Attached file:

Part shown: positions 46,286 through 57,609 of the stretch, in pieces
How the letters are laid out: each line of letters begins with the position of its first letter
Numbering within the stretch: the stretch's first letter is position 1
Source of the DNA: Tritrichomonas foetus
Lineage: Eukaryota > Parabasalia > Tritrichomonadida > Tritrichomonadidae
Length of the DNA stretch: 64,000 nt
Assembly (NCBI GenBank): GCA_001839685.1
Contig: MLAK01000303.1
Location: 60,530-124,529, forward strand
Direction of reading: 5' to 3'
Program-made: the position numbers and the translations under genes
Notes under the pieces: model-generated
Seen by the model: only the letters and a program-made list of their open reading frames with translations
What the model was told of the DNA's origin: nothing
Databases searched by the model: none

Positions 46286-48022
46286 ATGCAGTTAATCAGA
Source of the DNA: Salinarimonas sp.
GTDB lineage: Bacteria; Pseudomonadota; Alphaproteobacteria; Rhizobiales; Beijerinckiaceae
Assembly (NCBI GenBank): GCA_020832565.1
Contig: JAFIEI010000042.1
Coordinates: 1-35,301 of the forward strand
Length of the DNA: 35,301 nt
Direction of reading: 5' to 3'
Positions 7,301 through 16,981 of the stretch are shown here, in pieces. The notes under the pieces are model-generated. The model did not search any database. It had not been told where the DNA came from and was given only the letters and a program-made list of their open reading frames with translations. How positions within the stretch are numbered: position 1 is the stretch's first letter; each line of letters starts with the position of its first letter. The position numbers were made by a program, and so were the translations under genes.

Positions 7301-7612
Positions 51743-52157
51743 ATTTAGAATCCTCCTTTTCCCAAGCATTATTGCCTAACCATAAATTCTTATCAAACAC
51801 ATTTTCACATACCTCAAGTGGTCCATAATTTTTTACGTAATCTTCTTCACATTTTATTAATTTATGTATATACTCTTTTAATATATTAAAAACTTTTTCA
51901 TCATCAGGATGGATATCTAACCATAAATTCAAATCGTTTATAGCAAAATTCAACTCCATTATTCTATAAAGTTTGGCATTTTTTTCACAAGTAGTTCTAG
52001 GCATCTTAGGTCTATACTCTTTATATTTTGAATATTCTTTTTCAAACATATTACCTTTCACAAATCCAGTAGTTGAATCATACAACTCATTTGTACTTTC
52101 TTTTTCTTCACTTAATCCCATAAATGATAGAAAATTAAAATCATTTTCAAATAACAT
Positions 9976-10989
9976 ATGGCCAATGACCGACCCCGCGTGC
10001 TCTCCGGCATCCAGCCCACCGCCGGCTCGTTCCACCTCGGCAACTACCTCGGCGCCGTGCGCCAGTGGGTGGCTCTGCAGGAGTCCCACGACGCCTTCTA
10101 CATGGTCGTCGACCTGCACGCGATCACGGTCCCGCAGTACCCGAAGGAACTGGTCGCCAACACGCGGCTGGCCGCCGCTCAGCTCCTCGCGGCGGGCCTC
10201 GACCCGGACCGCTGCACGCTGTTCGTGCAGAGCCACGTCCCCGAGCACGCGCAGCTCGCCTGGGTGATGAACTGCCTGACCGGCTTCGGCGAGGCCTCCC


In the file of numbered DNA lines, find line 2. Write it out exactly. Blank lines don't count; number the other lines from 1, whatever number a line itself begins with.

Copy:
How the letters are laid out: each line of letters begins with the position of its first letter